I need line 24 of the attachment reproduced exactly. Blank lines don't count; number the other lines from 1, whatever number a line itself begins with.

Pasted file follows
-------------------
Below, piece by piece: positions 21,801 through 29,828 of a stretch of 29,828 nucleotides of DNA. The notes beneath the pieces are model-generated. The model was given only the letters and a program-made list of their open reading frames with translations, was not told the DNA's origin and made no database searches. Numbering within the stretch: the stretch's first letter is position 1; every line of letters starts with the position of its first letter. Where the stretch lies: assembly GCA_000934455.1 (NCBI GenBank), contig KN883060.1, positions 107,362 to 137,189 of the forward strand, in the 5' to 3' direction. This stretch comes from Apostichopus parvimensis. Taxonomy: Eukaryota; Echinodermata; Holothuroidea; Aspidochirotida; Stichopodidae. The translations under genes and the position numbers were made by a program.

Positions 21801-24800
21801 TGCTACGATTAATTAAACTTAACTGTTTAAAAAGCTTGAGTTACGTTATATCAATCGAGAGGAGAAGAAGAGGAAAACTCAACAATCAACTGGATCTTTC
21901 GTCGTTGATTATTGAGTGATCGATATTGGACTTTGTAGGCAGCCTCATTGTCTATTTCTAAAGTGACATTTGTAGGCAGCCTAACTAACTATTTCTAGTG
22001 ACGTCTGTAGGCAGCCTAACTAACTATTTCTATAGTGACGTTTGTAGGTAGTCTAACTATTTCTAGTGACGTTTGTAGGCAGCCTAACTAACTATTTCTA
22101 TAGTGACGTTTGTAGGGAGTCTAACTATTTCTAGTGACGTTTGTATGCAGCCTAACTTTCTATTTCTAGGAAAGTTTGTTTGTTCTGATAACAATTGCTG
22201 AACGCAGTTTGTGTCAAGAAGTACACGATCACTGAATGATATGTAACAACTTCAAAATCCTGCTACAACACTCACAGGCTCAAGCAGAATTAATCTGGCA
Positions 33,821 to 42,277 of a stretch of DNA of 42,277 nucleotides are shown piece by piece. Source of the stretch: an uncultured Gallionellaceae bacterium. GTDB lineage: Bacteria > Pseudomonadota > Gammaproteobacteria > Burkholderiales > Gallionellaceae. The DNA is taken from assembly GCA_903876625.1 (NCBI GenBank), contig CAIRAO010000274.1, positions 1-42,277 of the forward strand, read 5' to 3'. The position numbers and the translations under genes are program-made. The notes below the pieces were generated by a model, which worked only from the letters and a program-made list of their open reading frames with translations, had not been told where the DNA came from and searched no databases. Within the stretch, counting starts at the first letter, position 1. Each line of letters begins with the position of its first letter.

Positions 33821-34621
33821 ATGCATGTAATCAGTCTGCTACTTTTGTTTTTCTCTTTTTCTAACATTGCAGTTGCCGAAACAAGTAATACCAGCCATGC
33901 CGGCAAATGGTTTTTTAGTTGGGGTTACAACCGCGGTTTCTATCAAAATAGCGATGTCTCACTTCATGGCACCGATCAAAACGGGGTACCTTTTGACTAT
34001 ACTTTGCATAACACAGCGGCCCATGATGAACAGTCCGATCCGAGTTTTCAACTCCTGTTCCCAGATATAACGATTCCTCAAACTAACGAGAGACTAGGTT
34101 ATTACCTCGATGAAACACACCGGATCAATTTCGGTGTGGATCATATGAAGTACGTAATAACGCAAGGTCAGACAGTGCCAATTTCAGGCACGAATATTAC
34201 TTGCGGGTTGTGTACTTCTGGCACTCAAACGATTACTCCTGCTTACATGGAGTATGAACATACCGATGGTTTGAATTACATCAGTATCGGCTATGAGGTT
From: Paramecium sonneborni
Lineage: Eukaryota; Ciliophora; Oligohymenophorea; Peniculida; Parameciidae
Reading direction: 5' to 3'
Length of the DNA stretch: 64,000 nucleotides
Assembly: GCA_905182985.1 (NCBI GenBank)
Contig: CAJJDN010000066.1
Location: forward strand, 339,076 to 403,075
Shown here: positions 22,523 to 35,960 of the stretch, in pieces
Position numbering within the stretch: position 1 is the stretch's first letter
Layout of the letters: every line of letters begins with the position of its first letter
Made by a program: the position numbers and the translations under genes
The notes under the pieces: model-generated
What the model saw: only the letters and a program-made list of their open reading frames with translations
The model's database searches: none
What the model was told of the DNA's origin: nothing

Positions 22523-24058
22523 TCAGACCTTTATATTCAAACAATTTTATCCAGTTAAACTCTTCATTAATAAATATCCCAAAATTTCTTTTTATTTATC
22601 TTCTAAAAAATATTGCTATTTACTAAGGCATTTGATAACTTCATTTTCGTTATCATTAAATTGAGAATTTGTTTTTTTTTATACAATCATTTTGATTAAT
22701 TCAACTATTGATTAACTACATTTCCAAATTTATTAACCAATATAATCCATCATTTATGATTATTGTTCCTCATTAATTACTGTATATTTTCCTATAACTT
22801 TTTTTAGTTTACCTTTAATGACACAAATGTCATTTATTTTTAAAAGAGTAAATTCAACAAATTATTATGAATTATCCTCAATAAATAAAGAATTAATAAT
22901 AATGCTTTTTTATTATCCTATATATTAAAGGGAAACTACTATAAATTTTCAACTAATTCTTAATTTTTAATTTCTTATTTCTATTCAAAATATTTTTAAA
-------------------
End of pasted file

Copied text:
Layout of the letters: every line of letters begins with the position of its first letter